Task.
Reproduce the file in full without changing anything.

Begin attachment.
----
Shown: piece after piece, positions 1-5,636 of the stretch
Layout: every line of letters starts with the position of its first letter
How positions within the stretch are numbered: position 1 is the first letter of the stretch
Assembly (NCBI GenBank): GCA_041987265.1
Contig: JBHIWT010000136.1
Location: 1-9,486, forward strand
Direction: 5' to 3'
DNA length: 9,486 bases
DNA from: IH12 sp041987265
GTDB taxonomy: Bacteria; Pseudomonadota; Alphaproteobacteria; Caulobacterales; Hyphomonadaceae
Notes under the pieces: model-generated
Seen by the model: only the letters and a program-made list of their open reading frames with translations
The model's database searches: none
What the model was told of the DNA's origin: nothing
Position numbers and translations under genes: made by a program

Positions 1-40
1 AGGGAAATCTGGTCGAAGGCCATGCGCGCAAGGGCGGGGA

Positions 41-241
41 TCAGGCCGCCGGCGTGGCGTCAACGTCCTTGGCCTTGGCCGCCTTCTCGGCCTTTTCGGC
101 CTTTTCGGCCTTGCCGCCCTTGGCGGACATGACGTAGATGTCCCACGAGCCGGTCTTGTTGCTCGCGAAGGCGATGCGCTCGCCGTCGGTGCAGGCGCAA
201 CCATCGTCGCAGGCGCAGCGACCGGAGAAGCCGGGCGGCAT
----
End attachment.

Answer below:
Shown: piece after piece, positions 1-5,636 of the stretch
Layout: every line of letters starts with the position of its first letter
How positions within the stretch are numbered: position 1 is the first letter of the stretch
Assembly (NCBI GenBank): GCA_041987265.1
Contig: JBHIWT010000136.1
Location: 1-9,486, forward strand
Direction: 5' to 3'
DNA length: 9,486 bases
DNA from: IH12 sp041987265
GTDB taxonomy: Bacteria; Pseudomonadota; Alphaproteobacteria; Caulobacterales; Hyphomonadaceae
Notes under the pieces: model-generated
Seen by the model: only the letters and a program-made list of their open reading frames with translations
The model's database searches: none
What the model was told of the DNA's origin: nothing
Position numbers and translations under genes: made by a program

Positions 1-40
1 AGGGAAATCTGGTCGAAGGCCATGCGCGCAAGGGCGGGGA

Positions 41-241
41 TCAGGCCGCCGGCGTGGCGTCAACGTCCTTGGCCTTGGCCGCCTTCTCGGCCTTTTCGGC
101 CTTTTCGGCCTTGCCGCCCTTGGCGGACATGACGTAGATGTCCCACGAGCCGGTCTTGTTGCTCGCGAAGGCGATGCGCTCGCCGTCGGTGCAGGCGCAA
201 CCATCGTCGCAGGCGCAGCGACCGGAGAAGCCGGGCGGCAT